Friday, 13 July 2012

The "boomlet" in anthropology-inspired business consultancy...and a useful byproduct

I found myself promoting consultancies run by or employing PhD anthropologists in the early noughties boomlet for such companies described by a new post by Laurel George here: They wanted to cultivate a mystique around anthropology/ethnography and position bone fide academically trained practitioners and their approaches to research as essential to solving certain business problems relating to marketing and R&D.

This goal was somewhat undermined by a legion of rivals newly describing their own qualitative approaches as ethnography, making it hard to bring attention to the particular skills possessed by anthropologists and further removing the process from anything the academy would recognise (Simon Roberts lists many of the approaches lumped under the umbrella of ‘ethnography’ in the book edited by Sarah Pink ‘Applications of Anthropology’, pg.86). That's not to ignore the prior adoption and adaptation of ethnography in the hands of other academic disciplines.

Arguments about what is or isn’t ethnography aside, the boomlet did help to spread the word about anthropology. On a personal level, without it my interest in anthropology may have never been piqued to the extent of pursuing a Masters in digital anthropology at UCL.

At a time when some in anthropology are asking "why the discipline has not gained the popularity and respect it deserves" (, those in Laurel's past position and the third of anthropology PhDs for whom there are no academic positions at all (Spencer et al., 2005 – have surely contributed to getting the word out. Beyond inadvertently turning people like me on to the subject, whatever their doubts about participating in commercial activity they, along with other applied anthropologists, are arguably also helping advance the grander goal of “making [culture] available as a scrutinizing lens for our society at large,” a useful byproduct (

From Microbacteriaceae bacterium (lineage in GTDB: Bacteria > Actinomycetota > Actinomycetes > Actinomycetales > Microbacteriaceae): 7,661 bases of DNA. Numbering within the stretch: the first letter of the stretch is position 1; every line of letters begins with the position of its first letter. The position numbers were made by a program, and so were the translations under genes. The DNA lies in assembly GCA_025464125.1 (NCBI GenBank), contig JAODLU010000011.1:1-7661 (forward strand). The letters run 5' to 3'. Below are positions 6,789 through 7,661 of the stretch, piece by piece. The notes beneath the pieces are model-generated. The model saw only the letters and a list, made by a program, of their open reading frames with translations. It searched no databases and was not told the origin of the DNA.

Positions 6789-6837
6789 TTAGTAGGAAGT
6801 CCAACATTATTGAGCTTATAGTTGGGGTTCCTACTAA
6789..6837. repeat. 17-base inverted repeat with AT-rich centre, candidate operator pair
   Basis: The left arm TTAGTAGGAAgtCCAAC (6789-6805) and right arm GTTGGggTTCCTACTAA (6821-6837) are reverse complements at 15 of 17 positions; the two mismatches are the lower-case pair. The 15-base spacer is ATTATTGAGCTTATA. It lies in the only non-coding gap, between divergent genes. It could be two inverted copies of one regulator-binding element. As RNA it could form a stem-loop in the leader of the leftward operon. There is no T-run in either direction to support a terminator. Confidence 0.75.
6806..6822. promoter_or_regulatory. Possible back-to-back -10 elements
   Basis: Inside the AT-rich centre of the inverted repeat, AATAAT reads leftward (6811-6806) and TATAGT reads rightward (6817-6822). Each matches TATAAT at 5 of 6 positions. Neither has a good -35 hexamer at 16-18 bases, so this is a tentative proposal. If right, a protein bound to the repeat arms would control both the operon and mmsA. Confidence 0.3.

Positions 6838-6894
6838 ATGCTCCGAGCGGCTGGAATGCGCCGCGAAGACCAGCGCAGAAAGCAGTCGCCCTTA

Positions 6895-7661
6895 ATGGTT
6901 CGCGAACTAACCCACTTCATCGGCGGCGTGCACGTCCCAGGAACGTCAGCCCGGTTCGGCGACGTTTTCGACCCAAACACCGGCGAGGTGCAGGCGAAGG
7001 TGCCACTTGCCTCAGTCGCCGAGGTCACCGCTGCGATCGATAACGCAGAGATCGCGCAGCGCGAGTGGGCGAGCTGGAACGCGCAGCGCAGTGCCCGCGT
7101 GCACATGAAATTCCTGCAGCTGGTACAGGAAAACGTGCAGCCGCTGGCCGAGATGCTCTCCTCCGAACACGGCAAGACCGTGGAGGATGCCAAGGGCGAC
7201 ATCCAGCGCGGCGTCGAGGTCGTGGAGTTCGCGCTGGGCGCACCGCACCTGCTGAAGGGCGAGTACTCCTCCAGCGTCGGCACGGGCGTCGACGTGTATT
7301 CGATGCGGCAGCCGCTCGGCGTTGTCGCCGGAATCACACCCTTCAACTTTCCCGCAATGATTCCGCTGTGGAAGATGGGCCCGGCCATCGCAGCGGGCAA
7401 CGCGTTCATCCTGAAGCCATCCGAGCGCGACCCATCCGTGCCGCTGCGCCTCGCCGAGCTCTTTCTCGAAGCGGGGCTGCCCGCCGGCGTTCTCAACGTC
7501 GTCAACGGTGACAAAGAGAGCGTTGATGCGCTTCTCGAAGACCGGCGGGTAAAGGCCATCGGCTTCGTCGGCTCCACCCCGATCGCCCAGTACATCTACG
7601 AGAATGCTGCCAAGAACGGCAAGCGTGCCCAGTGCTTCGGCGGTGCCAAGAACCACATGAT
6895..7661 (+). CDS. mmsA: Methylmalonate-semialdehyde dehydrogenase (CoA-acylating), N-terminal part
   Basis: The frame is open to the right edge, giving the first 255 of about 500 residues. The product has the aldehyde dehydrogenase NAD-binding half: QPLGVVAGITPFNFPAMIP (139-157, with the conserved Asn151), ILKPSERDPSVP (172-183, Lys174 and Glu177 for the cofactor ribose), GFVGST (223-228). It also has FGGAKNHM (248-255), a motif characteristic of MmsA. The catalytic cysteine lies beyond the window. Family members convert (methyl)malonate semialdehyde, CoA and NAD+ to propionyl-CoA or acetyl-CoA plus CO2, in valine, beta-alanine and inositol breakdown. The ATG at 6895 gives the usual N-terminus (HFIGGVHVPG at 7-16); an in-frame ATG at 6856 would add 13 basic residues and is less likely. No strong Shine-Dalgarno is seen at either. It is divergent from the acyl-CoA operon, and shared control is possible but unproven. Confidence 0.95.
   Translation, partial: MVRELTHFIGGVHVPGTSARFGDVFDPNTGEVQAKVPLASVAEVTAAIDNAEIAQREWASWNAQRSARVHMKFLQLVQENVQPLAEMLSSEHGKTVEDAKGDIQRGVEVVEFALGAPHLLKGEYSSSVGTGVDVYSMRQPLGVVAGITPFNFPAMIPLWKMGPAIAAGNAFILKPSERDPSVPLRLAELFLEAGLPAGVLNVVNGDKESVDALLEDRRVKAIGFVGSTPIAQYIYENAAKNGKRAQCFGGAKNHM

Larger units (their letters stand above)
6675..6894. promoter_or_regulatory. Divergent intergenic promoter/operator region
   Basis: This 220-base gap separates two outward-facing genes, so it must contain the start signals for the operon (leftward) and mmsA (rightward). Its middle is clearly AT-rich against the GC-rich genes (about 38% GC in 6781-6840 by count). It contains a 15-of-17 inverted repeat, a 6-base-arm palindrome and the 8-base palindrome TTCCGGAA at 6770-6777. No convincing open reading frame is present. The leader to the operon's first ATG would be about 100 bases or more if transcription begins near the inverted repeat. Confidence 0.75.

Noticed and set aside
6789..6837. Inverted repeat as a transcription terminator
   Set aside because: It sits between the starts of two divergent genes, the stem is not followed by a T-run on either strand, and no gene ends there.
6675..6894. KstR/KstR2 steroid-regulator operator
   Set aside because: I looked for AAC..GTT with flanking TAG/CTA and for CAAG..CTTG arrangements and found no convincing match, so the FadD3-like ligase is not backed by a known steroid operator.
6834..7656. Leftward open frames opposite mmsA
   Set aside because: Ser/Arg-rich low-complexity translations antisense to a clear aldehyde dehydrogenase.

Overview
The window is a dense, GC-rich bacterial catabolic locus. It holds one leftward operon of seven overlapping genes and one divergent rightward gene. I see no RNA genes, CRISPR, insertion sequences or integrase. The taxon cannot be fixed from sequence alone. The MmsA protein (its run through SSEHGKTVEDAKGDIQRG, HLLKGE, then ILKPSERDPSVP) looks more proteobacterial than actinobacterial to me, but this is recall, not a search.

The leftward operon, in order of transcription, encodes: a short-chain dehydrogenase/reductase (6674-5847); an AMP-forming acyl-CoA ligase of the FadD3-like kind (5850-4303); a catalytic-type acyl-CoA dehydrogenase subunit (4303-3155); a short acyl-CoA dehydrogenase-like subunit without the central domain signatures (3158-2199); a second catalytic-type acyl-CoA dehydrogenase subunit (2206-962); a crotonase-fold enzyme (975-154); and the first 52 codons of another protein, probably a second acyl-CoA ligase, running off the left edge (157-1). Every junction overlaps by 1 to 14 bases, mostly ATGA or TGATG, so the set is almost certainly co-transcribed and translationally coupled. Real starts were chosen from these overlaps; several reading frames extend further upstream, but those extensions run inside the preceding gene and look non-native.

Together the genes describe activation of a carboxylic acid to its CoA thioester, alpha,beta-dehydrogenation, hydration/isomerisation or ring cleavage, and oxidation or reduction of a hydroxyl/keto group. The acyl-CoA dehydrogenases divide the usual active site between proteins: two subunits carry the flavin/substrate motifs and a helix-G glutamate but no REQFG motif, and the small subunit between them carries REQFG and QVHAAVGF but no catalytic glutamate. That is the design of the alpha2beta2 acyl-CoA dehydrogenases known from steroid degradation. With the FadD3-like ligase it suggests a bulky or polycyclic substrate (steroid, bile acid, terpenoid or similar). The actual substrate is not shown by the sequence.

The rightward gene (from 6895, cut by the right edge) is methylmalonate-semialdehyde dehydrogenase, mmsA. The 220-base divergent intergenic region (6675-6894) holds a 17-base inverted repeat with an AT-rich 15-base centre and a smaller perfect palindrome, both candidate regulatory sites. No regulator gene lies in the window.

1. I'm currently doing the Visual, Material and Museum Anthro position at Oxford and now quite interested in tech/research/consultancy work but I am baffled as to how to go about it (it's generally frowned here).

    1. Hi - if you can, attend an EPIC conference - next one is in New York in September. Packed full of people who would be happy to talk about the various routes in (typically design/research/innovation departments of tech giants or more generalist research consultancies). The most common first step is ethnography grunt work for a research consultancy, either as a freelancer or on staff - but be prepared for commercial ethnography's shortcuts. As an aside the UCL material culture department is less anti-employment outside academia. Everyone has to earn a living, especially if there aren't enough academic posts to go around...

  2. I love the way you write and share your niche! Very interesting and different! Keep it coming! Business consultancy